Financial crisis – who suffers?
As millions of workers begin to feel the effects of the devastating economic crisis which is now unfolding in the US, and internationally, let’s pause a moment in concern for the effects of this crisis on the Chief Executives of the financial institutions involved.
Reports in the US media suggest senior executives of Bear Stearns have been incensed at the buy-out arranged with JP Morgan, which sold Bear Stearns shares at a mere US$2. The New York Times reported “hoarse and high-pitched” shouts could be heard from the Bear Stearns boardroom, as senior executives berated the Chief Executive, Alan Schwartz, for agreeing to the deal.
“My life has been flushed down the drain” one senior executive told the New York Times. Some reacted immediately, by putting their weekend homes on the market!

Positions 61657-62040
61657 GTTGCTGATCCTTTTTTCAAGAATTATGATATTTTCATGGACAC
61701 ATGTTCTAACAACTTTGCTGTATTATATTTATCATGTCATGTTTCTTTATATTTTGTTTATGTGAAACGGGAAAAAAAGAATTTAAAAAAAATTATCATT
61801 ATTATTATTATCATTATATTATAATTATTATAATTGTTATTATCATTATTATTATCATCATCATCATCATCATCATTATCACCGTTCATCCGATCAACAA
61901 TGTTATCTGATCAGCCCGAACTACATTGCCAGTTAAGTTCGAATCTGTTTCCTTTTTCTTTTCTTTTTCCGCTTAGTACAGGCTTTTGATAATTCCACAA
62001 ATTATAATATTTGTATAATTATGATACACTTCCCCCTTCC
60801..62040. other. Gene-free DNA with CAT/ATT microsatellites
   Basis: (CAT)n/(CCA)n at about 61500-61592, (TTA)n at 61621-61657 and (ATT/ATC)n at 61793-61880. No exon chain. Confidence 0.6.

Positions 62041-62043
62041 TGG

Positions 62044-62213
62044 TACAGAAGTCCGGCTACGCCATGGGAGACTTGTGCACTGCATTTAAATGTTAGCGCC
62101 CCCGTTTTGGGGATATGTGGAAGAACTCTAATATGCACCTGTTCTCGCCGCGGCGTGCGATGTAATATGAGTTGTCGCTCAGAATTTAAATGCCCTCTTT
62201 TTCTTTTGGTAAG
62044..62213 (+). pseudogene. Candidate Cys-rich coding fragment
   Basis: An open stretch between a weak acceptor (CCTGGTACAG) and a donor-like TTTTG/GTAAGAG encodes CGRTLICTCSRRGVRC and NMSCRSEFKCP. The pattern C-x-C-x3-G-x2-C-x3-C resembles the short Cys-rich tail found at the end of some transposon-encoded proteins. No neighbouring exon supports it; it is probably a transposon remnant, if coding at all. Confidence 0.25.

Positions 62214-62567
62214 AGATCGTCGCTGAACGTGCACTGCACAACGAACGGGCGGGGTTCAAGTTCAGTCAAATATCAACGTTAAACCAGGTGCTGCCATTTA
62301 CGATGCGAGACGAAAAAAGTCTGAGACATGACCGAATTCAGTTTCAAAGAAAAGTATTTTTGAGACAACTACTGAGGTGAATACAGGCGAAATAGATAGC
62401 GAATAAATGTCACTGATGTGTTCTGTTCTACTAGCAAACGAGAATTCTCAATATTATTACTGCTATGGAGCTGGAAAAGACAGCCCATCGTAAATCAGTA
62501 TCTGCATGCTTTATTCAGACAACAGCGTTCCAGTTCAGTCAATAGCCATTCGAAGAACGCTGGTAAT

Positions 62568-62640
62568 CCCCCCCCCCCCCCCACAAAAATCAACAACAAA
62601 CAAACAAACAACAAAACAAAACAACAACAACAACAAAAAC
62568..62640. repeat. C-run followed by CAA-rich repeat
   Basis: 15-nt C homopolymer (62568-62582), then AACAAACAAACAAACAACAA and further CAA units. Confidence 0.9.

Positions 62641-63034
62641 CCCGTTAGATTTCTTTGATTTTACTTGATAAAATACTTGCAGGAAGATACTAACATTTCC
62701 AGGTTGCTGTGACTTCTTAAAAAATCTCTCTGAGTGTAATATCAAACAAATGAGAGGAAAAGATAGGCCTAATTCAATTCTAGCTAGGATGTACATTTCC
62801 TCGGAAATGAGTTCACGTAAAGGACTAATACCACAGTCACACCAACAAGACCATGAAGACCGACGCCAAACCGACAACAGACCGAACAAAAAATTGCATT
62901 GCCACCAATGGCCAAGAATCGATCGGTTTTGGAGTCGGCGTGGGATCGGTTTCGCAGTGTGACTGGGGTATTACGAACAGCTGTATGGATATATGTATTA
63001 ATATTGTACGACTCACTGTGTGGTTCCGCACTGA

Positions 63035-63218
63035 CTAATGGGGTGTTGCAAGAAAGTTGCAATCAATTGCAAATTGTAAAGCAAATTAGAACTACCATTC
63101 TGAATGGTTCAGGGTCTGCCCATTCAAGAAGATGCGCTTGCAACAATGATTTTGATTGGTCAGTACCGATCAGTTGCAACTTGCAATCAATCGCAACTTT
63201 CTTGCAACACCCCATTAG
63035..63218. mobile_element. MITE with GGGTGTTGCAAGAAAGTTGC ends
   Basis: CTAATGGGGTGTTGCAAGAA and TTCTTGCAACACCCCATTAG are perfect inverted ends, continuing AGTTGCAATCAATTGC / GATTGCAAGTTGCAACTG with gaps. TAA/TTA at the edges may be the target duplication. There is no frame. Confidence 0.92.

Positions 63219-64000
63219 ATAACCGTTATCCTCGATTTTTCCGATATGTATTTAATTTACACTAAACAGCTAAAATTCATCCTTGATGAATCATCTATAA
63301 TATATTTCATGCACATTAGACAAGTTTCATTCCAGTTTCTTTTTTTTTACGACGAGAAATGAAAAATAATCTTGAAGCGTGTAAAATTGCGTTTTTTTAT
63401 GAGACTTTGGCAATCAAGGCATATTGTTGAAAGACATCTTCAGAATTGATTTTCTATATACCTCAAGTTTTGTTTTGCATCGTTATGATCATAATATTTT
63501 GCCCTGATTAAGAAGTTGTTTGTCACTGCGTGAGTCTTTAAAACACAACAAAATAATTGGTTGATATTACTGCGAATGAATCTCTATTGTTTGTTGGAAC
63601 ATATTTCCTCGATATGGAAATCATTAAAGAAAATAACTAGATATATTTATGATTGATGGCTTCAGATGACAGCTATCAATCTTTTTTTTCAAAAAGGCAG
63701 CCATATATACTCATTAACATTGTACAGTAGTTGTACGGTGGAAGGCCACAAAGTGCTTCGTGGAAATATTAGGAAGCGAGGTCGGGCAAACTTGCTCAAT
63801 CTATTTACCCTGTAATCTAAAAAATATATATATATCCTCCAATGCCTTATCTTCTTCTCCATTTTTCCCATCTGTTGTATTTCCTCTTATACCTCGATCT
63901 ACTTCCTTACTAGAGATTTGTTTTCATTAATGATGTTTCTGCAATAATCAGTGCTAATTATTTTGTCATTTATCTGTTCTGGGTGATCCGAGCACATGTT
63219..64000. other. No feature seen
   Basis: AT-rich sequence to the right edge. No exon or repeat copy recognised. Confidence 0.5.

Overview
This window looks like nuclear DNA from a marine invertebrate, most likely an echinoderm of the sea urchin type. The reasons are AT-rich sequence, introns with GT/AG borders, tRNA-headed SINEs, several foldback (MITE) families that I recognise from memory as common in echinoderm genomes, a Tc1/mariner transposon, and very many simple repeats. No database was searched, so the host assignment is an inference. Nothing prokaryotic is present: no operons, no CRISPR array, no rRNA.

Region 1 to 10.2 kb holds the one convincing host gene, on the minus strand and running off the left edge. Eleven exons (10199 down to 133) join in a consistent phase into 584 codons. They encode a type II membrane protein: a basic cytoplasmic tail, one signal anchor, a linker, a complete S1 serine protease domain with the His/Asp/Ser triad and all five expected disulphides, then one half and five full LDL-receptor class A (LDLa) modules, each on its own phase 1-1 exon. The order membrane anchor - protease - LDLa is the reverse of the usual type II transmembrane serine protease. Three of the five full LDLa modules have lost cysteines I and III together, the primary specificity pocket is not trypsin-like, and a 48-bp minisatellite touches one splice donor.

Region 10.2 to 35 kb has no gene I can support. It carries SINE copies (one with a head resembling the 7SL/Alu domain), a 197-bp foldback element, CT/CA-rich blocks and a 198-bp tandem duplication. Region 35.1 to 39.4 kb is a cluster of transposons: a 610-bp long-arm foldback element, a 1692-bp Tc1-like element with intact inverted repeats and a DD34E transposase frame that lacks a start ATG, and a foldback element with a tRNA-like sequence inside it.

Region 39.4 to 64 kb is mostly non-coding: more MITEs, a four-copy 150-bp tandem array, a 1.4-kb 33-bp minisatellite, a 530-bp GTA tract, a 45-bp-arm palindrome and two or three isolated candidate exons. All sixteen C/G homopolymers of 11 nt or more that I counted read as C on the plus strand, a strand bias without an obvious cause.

Particularly badly hit has been the 74-year old Chairman of Bear Stearns, Jimmy Cayne. Apart from being rumored as being unavailable on the day the crisis struck, last Friday, Cayne was apparently at a ‘Bridge Tournament’, with his mobile phone turned off. Cayne’s housing situation is not so secure. This month, Cayne spent US$28 million on buying a further home – two adjacent 14th floor apartments at the newly refurbished Plaza hotel complex over looking Central Park. It is unclear if Cayne can now keep these flats, which have a combined area of 560 sq metres (6,000 square feet)!
The vast majority of workers in the US only have one home, of course. Repossession orders were served on 223,651 houses in the US heartland – nearly one in every 557 households. And in Michigan State, over one million are now dependent on food handouts